“We just don’t know what it going to happen next. Milton is still underwater, which is just devastating,” Mrs Bartell said.

“It looks like Caboolture is drying out a little bit, so hopefully we can trade there, even if everyone has to wear their gumboots.

The pair are waiting to inspect their other hives, and see if the bees will produce more honey, which is dependent on weather.

“It will be hard to predict what we will get because everything has been washed out,” Mrs Bartell said.

“We just need to wait and see, and make sure the bees are happy and healthy and have food to eat.”

You can support Bellmere Honey by purchasing honey direct from their website at

LIVE: Clean up begins across the region

Sightseers are urged to stay away from Scarborough Park at Landsborough Avenue while council workers clean up after the weekend’s massive storms felled a tree.

Historic trees in the park were hit hard yesterday, with one falling across the beach and pathways.

Moreton District Crime Prevention Unit officer in charge Sergeant Sarah Grayson said police were disappointed that people were ignoring the taped off areas and entering the site, which is very unsafe due to the fallen tree and exposed concrete.

“You are putting yourselves at risk, and workers may not see you in the area while they are working,” Sergeant Grayson said.

“The tape is there for a reason.”

Sergeant Grayson has been on site for most of the morning telling people to leave the area but some are ignoring warnings and entering the site.

Council staff are working hard to clear the fallen tree, but there is extensive damage to the concrete after dirt and sand were washed away.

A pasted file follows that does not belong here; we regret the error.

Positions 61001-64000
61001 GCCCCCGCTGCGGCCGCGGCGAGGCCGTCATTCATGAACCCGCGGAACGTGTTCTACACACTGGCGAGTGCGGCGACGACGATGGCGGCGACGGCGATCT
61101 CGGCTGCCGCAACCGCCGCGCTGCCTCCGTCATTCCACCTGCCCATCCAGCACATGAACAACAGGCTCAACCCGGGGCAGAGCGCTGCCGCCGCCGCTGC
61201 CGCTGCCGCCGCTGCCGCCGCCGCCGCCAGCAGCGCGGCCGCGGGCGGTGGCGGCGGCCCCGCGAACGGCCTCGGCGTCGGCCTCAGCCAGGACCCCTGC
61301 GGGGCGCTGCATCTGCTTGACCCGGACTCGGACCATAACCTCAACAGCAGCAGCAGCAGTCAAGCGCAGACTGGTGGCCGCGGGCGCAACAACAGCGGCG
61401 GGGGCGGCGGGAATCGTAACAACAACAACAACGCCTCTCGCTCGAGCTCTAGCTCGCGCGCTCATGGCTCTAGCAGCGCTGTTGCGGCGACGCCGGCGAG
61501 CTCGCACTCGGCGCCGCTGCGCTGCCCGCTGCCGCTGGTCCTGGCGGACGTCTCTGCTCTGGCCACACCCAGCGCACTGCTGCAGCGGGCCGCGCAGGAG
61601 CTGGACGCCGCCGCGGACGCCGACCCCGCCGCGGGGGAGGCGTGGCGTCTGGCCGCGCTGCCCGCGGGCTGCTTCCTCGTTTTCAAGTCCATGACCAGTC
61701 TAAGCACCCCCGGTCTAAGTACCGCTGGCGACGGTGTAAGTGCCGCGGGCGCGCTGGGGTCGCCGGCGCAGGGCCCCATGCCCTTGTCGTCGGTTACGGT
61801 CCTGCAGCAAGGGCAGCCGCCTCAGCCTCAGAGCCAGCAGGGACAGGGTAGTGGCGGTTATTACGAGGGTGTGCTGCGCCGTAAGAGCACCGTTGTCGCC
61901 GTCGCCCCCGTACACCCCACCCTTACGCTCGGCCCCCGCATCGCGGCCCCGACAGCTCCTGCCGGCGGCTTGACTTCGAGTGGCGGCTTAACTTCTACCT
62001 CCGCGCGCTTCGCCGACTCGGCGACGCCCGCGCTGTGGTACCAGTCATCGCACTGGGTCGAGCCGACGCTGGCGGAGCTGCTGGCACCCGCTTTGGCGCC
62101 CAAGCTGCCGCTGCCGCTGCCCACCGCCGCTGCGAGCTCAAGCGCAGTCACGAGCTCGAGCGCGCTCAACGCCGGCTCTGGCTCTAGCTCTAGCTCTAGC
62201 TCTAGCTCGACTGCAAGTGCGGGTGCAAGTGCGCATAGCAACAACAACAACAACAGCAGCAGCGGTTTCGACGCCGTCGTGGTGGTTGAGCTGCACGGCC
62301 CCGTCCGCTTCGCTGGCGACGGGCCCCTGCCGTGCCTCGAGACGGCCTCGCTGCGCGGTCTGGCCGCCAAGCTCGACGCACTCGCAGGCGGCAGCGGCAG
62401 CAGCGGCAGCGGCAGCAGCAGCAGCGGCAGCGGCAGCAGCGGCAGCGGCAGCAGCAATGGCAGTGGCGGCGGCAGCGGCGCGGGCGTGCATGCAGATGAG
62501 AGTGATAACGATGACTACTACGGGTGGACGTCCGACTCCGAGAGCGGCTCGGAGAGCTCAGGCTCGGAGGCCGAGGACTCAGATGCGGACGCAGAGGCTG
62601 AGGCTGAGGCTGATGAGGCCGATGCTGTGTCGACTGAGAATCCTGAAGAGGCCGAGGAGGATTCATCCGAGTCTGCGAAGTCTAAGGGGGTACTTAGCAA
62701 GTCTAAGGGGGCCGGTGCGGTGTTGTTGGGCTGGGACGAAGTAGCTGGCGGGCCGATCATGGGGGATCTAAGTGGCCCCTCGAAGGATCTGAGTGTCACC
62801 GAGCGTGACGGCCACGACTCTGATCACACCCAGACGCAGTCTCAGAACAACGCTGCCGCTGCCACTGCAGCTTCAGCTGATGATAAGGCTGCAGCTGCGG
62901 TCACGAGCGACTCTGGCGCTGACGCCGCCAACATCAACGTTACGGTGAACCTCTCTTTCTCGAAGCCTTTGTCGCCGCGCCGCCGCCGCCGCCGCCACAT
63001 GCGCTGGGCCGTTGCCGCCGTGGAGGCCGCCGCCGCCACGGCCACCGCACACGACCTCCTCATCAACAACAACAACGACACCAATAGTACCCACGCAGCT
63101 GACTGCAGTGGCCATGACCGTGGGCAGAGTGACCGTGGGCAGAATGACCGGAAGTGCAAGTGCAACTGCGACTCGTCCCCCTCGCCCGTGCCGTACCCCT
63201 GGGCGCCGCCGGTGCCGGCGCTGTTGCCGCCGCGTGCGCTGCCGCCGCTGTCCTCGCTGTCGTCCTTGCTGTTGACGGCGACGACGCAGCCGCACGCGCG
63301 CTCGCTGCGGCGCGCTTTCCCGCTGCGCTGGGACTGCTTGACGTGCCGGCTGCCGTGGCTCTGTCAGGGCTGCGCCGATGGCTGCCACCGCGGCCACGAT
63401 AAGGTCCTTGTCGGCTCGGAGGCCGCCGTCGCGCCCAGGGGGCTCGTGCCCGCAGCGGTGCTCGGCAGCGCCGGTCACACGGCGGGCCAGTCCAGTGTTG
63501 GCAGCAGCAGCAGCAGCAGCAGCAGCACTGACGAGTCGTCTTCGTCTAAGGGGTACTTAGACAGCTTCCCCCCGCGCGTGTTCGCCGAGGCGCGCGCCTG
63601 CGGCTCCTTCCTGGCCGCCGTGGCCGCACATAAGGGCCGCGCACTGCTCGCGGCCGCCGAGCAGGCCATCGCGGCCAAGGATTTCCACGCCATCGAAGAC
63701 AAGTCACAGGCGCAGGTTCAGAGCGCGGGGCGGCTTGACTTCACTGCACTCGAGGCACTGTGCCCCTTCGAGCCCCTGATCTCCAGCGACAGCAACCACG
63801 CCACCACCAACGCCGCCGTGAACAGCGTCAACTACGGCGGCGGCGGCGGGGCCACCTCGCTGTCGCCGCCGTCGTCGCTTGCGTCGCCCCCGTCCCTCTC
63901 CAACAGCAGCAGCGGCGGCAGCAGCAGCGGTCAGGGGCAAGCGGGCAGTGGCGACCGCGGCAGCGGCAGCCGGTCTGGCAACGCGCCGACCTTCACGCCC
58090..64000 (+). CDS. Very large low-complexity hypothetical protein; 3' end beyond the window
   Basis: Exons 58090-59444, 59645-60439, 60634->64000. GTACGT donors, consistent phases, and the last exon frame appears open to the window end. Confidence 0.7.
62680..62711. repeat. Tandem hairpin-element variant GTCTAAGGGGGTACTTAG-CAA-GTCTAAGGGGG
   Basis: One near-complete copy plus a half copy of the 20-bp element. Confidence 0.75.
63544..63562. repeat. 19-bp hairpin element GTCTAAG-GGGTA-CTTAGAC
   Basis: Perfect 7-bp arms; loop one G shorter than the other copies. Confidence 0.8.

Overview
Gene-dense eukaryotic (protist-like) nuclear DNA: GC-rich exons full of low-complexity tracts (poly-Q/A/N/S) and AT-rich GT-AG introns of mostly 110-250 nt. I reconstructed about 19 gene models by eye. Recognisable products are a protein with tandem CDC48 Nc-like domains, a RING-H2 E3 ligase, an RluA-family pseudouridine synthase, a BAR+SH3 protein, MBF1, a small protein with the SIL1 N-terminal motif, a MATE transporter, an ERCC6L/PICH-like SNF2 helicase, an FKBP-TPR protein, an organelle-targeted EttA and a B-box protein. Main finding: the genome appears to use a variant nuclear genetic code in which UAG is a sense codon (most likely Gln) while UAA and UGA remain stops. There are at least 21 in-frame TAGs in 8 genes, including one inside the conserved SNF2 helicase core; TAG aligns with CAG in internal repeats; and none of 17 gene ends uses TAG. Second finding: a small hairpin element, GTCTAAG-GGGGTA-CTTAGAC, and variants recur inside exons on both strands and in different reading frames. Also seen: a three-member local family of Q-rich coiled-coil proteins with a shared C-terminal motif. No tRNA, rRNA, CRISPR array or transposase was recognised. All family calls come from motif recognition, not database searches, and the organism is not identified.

Please assist emergency services and council with the clean up by staying away and out of dangerous areas where people are working.

LIVE: Clean up begins across the region

A fundraiser has been launched for bio-intensive market garden Loop Growers after flooding destroyed their Draper farm.

Owners Phil Garozzo and Alice Star managed to save the farm’s animals, but raging waters destroyed all buildings on the site including a seed house and spray sheds.

The farm’s new processing shed and kitchen fell victim to a shipping container that lost its footings, slamming into the building.

Phil says they’ve spent today assessing the damage and figuring out priorities to rebuild.

“The rain really stripped us bare - we’ll have to start from the start again,” Phil says.

“All of the roads have been drastically damaged so we have to repair them before we can do anything else.”

Phil says much of the damage was done on Friday, but torrential rain on Sunday wreaked further havoc.

“We had some of the highest water and it swept down and took out most of the buildings.

“We’re right below Mount Glorious and it was receiving record rainfall.

“We really bore the brunt of it.”

Alice and Phil collect fruit and vegetable scraps, coffee grounds, egg shells and other organic matter from cafes and restaurants, and use it for their worms as a compost or as food. They close the ‘loop’ by selling the food they grow back to those same cafes and restaurants.

Alice’s sister, Billie Star, has started a GoFundMe page to help Loop Growers start again.